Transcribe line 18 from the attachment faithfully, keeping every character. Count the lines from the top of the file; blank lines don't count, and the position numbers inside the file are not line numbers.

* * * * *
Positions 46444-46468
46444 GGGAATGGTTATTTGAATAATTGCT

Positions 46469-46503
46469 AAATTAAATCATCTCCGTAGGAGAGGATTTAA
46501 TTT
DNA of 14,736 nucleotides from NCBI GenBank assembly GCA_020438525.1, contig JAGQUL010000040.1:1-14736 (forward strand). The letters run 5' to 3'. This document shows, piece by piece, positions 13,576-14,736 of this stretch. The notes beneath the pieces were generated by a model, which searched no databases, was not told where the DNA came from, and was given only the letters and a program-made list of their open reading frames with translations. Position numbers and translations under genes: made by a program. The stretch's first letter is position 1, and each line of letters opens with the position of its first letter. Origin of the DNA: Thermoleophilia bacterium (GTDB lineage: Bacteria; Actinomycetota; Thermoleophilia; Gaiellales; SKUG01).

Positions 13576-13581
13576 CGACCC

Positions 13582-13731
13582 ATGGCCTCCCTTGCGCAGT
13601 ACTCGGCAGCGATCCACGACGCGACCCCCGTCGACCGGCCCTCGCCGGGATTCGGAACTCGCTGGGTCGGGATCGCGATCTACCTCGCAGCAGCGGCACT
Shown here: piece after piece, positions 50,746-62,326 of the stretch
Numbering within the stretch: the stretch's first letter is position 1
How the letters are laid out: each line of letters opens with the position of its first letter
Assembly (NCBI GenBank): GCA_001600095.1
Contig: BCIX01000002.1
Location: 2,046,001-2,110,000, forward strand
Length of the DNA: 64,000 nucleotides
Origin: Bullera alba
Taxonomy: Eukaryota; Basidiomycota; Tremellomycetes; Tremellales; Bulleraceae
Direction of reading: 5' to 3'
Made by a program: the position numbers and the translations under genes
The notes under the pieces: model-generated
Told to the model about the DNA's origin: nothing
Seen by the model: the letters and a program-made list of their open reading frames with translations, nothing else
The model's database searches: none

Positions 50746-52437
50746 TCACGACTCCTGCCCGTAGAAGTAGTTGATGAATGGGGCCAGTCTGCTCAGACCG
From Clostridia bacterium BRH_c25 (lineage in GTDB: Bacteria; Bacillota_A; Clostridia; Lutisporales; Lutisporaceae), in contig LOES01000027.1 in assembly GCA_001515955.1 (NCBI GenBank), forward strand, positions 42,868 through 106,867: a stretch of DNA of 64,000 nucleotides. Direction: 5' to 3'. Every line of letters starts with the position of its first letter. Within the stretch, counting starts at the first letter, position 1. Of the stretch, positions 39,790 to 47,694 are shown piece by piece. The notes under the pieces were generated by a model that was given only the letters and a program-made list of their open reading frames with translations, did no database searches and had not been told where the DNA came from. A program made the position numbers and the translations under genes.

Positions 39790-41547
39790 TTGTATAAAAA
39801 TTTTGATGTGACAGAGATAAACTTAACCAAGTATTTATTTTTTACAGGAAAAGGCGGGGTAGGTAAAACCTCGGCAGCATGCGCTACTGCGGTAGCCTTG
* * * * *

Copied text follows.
Length of the DNA: 64,000 nucleotides